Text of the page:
For those uninitiated, Robocop tells the story of a robotics corporation, OmniCorp, which has made its fortune installing law enforcement robots abroad. A pesky law won’t allow them to expand into the U.S., where the big money is, and so they decide to build a man/robot hybrid to convince America’s citizens and government that robotic policemen can be trusted. Their chosen guinea pig is Alex Murphy, a Detroit police officer who is traumatically wounded by a car bomb put in place by his gang-leader nemesis Antoine Vallone.
After Dr. Dennett Norton, the lead scientist at OmniCorp, creates a new robotic body for Alex, the film follows two story arcs: the typical action movie revenge plot whereby Alex takes on the man who disfigured him in a spectacular of gunfire and death, and the more nuanced plot that critiques OmniCorp’s ethics in attempting to turn Alex into the perfect cop by dampening his emotions and overriding his ability to make decisions, as well as the American media and political system. Interspersed throughout the film are scenes of the Pat Novak Show, a Fox News-esque program on which the host presents an angry, biased view of events, pressuring viewers to embrace robotic law enforcement.
The most interesting statement the film makes is its simultaneous condemnation of certain aspects of human nature, like the greed of OmniCorp and the utter corruption of those in places of authority, and celebration of humanity itself – the great triumph of the film is not when Alex shoots the men who have tried to kill him, but rather when his love for his family allows his human side to overpower the computer programs OmniCorp installed in his head. It’s a fascinating contradiction that Alex fights so hard to maintain his humanity when it is the avarice inherent in human nature that caused him to almost lose it to begin with. That being said, I’m not sure this complexity was intended.
Dr. Dennett Norton, played by the great Gary Oldman, was one of the more interesting characters in the film. Dennett begins as a doctor using robotics to help patients who have lost limbs, and gets drawn into the Robocop scheme despite ethical qualms after OmniCorp’s owner, Raymond Sellers, offers to fully fund his research indefinitely. Although Dennett is initially hesitant to use his technological expertise to create a weaponized man-robot hybrid, he soon becomes complicit in the scheme, only regaining his moral high ground near the end of the film when Sellers threatens to end Alex Murphy’s life. His ethical inconsistency adds an interesting human element to an otherwise predictable film.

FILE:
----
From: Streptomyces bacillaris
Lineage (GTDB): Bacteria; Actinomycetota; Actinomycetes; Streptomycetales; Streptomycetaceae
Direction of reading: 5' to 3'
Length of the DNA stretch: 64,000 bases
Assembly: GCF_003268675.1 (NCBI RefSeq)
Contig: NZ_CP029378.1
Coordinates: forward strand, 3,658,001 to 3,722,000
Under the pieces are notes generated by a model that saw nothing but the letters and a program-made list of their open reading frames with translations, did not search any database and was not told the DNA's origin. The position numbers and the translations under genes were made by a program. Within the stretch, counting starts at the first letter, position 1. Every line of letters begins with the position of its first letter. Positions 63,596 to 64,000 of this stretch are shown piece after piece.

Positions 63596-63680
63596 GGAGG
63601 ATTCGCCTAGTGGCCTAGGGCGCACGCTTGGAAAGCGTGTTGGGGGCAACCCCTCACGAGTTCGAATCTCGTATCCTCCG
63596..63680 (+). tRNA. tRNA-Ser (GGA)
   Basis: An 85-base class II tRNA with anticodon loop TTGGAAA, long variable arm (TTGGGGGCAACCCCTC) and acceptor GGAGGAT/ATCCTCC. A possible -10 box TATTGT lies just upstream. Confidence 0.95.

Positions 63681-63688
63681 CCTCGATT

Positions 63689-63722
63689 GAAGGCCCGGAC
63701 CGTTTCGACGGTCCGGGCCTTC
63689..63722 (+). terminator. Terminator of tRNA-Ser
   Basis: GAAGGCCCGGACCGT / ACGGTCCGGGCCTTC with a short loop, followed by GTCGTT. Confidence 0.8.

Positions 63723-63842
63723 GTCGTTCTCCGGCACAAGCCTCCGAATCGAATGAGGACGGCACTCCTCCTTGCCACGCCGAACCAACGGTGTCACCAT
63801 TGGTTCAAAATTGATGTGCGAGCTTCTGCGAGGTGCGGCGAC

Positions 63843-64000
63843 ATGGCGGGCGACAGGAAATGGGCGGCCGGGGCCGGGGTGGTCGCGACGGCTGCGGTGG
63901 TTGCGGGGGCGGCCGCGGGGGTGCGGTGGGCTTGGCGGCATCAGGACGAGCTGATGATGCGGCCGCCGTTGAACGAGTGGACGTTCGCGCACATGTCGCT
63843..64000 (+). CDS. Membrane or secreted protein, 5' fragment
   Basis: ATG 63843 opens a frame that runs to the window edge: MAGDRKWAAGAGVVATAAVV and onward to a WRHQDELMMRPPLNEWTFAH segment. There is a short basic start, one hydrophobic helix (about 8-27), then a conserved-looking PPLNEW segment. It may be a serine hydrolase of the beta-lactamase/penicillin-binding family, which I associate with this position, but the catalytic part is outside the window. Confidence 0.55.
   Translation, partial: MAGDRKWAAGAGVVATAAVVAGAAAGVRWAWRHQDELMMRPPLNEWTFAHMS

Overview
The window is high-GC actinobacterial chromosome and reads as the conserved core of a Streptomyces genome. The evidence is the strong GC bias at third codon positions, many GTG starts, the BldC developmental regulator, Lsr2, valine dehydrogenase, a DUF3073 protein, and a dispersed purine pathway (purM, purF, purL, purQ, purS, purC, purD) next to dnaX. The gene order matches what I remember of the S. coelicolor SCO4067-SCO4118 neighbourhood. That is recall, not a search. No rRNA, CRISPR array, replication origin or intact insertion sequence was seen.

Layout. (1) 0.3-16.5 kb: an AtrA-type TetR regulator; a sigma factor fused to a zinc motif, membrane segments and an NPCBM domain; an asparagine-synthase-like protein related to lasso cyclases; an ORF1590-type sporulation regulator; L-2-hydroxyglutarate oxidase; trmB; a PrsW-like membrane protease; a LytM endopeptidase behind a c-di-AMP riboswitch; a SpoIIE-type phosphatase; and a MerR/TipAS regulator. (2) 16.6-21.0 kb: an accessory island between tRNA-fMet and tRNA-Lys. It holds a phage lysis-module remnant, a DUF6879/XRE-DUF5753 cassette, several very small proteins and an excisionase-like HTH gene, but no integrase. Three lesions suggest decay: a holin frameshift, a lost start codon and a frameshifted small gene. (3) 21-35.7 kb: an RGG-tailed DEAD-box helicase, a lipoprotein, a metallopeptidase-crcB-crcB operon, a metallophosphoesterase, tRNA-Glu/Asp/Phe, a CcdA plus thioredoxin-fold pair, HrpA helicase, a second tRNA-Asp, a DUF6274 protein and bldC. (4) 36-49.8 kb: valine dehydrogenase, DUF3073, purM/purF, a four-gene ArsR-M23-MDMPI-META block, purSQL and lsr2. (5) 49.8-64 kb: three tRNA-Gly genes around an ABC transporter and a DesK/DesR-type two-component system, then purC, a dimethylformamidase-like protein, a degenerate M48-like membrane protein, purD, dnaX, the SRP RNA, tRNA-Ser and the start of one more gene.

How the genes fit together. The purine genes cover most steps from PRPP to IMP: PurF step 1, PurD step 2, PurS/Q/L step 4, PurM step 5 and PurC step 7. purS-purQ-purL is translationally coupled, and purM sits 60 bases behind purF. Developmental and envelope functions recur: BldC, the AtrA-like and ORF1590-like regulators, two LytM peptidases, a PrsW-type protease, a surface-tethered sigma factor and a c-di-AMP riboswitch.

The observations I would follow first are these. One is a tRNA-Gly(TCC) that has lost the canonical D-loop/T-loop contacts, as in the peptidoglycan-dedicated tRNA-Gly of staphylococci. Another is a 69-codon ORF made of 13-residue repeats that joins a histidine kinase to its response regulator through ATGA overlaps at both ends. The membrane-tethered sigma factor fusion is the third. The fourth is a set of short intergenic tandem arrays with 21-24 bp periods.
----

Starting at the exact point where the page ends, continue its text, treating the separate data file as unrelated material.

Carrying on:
Since this is a remake of a classic film, it’s worth comparing how the remake holds up to the original film. I saw the original Robocop with my dad when I was about ten, and honestly, I remember very little about it except that it was extremely violent and bloody. Knocked down to a PG-13 rating from the original’s R, I expected this version to be a watered down offering, but I think all but the most steadfast fans will be pleased. The creators crammed a lot of violence into the film, but it’s in the form of gunfights rather than gore. Still, in what seemed to be an homage to the original’s carnage, instead of showing tons of blood and guts when someone was killed, the film transferred gore to the realm of science, showing viewers the inside of Alex Murphy’s brain and his disembodied lungs. I think this new version will offer little to diehard fans of the 1987 film, but is an enjoyable ride for the casual viewer who remembers watching the original once or twice.
The film is entertaining enough, fun to watch even though there are essentially zero plot twists. It may have been better suited as a summer blockbuster rather than a mid-winter release, but this new interpretation won’t disappoint fans of action movies, and even offers a bit of social commentary to engage the minds of audience members who look for more than mindless entertainment when entering the theater.